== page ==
Walter Bird Jr., GoLocalWorcester Reporter
A GoLocalWorcester investigation uncovered Worcester does not know exactly how many new businesses have popped up in the last year or in the last five years in the city, for that matter. The reason: the city doesn't track new businesses through the clerk's office.
Since Jan. 1, there have been 299 business certificates obtained through City Hall. Finding out how many of these businesses are new, however, isn’t as easy as you might think. Currently the city doesn not track how many new businesses open up each month or even each year in the city.
Under the city’s current system, there is no way of knowing which are new companies. To find out, you’d have to cross check the lists from each year – a time-consuming task an already busy city hall staff doesn’t perform.
GoLocalWorcester looked at the business certificates purchased through City Clerk David Rushford from Jan. 1 through May 15, going back two years. The number has risen steadily each year: from 181 in 2010, to 267 in 2011 to 299 this year. But as Rushford pointed out, his department issues the certificates and keeps a public record of them; neither he nor his staff is responsible for determining which were issued to new businesses and which are being renewed.
No one’s responsibility
“We can’t do that,” said Rushford. “It isn’t our function. Our role is confined to the filing of certificates. They’re filed in a public database and anyone who may want to look at that information, or who wants to help small businesses, the information is there.”
It’s there, in a dropdown menu under “Search Public Records” on the city’s Web site. The problem is city officials don’t appear to be searching it.
“We don’t look at business certificates,” Chief Development Officer Timothy McGourthy said. “There are over 6,000 businesses in Worcester, 10,000 according to some counts. Business certificates don’t indicate much in terms of what businesses are in Worcester. It isn’t in any way reflective of the amount of business in the city.”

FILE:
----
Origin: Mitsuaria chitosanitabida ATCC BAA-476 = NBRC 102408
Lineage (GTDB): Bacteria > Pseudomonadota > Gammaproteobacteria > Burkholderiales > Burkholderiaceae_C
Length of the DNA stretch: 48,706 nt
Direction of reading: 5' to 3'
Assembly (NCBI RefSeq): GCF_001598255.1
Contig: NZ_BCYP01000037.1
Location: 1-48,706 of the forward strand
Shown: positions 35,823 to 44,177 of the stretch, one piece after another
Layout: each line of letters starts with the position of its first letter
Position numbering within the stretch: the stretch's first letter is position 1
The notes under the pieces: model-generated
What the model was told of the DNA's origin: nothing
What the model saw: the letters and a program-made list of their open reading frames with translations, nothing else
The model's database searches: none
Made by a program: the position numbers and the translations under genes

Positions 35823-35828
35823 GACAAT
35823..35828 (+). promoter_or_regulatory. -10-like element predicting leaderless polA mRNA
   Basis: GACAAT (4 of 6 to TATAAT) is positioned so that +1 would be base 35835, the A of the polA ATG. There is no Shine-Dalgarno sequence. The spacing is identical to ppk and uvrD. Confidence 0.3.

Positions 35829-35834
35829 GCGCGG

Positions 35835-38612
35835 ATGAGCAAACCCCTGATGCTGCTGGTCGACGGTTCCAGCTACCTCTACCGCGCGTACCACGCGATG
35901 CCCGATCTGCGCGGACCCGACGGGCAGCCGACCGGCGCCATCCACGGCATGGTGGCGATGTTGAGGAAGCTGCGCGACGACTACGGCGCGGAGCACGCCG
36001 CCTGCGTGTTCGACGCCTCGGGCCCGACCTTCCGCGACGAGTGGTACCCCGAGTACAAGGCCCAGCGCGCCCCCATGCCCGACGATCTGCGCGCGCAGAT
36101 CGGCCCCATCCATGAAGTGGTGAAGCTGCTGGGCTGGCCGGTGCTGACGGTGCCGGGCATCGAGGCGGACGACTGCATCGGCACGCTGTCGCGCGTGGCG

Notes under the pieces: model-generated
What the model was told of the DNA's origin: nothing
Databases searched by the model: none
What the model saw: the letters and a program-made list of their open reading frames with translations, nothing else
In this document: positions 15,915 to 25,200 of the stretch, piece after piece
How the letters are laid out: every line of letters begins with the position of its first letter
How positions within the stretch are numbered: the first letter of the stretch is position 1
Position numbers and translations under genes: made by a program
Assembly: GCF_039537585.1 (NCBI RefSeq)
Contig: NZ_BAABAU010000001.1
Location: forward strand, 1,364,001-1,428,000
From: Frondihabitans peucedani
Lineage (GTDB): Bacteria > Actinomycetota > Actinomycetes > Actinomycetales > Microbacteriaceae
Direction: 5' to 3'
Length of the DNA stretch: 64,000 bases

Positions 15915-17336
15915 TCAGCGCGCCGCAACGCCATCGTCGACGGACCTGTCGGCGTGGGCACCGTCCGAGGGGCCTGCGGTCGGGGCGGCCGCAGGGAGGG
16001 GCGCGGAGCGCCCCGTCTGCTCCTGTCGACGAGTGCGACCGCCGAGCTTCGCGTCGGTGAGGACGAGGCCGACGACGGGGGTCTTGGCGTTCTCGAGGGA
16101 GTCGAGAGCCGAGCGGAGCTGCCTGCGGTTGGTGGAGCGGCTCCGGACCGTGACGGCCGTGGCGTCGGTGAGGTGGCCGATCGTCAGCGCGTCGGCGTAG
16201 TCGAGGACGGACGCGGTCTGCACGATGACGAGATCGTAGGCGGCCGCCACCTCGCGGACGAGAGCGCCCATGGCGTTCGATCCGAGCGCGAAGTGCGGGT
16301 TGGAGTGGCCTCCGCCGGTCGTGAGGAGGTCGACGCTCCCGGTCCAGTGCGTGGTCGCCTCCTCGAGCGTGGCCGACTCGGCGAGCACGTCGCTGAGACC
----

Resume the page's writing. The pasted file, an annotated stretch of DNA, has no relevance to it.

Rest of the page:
Tell that to Maureen Carroll, a 2011 Worcester State University grad who has been unable to find a job despite sending out 37 resumes since January. Having no luck, Carroll decided to take matters into her own hands and start a cleaning business.
“I have the time and I have the experience of marketing and outreach,” said Carroll, a double major in urban studies and geography who graduated magna cum laude. “It’s not my career goal, but something I can do on my own. It’s a rough world for graduates.”
So Carroll paid for a business certificate to start Heritage Cleaning Solutions, something with low overhead and start-up costs, since it costs just $50 for a business certificate and materials and equipment can be bought relatively inexpensively. As of Tuesday, Carroll was the latest to obtain a certificate from city hall.
“If no one else will hire me, I’ll hire me,” Carroll told GoLocalWorcester. “I’m not going to lie down and die and wet my pants because I can’t find a job.”
Business certificates are filed every four years, as required by state law, for individuals Doing Business As a particular name. They are commonly referred to as DBA’s. Incorporated businesses do not file business certificates with the city. Their records are kept on a state level and some publications list them by city and town. Multiple businesses setting up shop in the same building would also not be reflected on the list of business certificates. The city, McGourthy said, collects data on a piece of property and would have information on a particular building. But corporations operating inside that building would be filed with the state.Not every business filing a certificate would qualify as “small.” One of the filers, for example, was National Grid.
Also worth noting is there is no requirement for a filer to note whether the business is new or simply filing a renewal.
According to Philip Niddrie, the city's Business Retention Manager, the Economic Development Office has been trying to change that, and had asked the city clerk's office to make a notation on each certificate for which businesses were new or refiling. It was, he said, an informal process.